Measured Resection Techniques Do Not Align to the Cylindrical Axis in Kinematic Total Knee Arthroplasty

Arthroplast Today. 2021 Mar 23:8:157-162. doi: 10.1016/j.artd.2021.02.014. eCollection 2021 Apr.

Abstract

Background: There has been increasing interest with improved functional results in kinematically aligned total knee arthroplasty. Kinematic alignment seeks to replicate the rotational axes of the individual knee. The femoral component can either be aligned to the estimated prearthritic distal and posterior joint lines via a measured-resection technique or by aligning to the cylindrical axis (CA). The CA is calculated using three-dimensional imaging and defined as a line equidistant from the medial and lateral condylar surfaces from 15° to 115° flexion. This study investigates whether these 2 techniques lead to similar alignment angles in the coronal plane.

Materials and methods: One hundred three knees undergoing total knee arthroplasty were assessed using a computed tomography-based protocol. The image-based cylindrical axis coronal angle (CAA) was calculated, and the distal condylar coronal angle (DCA) was calculated to simulate a caliper measured resection technique. A computed tomographic planning software program was used to measure the offset from the distal-most extent of the calculated cylinder to the distal-most aspect of the condyles.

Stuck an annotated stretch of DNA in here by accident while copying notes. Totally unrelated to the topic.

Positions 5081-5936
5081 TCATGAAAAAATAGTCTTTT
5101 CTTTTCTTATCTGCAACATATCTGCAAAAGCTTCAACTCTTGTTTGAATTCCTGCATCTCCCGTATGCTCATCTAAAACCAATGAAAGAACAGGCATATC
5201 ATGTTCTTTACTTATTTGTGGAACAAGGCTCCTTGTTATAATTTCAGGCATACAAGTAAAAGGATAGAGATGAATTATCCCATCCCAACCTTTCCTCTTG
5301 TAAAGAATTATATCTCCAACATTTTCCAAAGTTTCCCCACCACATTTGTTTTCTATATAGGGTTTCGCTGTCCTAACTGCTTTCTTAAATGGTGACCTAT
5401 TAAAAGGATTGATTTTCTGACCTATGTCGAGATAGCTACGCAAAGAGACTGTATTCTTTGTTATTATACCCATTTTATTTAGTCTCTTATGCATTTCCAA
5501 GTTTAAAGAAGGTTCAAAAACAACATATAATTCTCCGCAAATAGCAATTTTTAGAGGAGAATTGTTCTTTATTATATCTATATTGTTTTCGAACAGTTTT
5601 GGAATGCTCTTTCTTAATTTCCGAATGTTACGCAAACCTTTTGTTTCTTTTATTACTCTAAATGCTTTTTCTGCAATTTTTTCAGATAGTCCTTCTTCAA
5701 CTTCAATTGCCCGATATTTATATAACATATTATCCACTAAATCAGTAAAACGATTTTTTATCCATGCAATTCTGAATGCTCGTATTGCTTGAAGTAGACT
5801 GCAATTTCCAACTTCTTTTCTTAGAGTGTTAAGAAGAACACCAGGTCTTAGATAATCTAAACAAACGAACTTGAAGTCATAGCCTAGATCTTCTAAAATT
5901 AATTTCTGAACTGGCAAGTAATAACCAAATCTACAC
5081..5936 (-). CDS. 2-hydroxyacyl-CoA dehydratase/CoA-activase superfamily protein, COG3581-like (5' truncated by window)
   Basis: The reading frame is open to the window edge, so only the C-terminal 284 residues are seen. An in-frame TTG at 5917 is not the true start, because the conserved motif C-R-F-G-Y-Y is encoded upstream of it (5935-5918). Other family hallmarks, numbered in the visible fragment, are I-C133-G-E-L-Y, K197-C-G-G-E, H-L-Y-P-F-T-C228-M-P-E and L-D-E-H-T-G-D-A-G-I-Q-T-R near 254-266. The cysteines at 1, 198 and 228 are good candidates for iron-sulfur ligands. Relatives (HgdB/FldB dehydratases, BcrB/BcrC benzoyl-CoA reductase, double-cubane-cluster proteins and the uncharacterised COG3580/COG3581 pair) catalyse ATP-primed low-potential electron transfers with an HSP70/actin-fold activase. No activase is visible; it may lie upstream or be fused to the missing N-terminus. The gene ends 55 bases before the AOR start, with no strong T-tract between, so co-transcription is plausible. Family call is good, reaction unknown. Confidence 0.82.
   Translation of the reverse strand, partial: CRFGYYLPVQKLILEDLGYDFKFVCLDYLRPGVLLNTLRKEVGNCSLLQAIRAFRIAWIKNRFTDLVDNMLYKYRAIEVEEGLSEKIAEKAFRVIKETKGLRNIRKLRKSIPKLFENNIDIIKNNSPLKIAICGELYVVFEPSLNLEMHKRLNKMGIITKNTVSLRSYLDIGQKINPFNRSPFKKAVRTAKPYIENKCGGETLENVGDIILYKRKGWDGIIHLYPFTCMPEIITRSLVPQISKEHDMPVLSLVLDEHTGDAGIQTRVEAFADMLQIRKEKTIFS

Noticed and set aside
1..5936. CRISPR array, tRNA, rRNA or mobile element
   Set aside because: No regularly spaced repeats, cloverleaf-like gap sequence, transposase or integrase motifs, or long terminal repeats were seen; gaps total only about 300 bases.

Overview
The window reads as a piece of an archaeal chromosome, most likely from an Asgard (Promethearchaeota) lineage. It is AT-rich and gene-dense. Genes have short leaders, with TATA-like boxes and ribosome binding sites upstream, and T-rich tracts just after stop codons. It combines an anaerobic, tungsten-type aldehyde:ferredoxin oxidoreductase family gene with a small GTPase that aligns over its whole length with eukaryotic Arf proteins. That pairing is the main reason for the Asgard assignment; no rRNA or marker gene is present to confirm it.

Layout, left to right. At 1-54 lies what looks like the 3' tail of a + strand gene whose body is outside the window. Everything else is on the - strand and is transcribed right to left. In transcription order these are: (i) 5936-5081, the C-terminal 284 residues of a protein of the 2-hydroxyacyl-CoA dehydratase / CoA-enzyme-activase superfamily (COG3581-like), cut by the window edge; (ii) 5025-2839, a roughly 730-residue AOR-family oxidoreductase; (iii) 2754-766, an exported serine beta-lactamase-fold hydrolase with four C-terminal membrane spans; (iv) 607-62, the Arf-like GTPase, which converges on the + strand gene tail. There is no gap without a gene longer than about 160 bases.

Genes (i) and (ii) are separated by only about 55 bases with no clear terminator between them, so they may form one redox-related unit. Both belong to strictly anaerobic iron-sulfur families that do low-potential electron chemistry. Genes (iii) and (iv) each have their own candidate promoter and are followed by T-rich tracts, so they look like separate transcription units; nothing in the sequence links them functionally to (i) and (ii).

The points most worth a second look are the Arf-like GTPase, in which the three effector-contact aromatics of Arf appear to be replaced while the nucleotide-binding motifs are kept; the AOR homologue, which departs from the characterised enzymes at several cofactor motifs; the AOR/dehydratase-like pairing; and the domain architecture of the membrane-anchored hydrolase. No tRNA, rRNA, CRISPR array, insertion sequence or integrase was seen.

Results: The DCA measured 3.3° valgus (standard deviation 2.4°) and the CAA 1.8° valgus (standard deviation 2.1°). The mean difference in offset from CAA radius to DCA from the medial condyle and the lateral condyle was 2.85 mm and 1.51 mm, respectively, increasing valgus predilection.

Conclusions: Caliper measured resection kinematically aligned techniques will position the femoral component in a significantly more valgus position than when aligning to the CA of the knee. This is due to an increased offset of the distal femoral articulation from the most distal aspect of the cylinder on the medial side of the knee.

Keywords: Caliper resection; Cylindrical axis; Hip knee ankle angle; Kinematic alignment; Patient specific instrumentation; Total knee arthroplasty.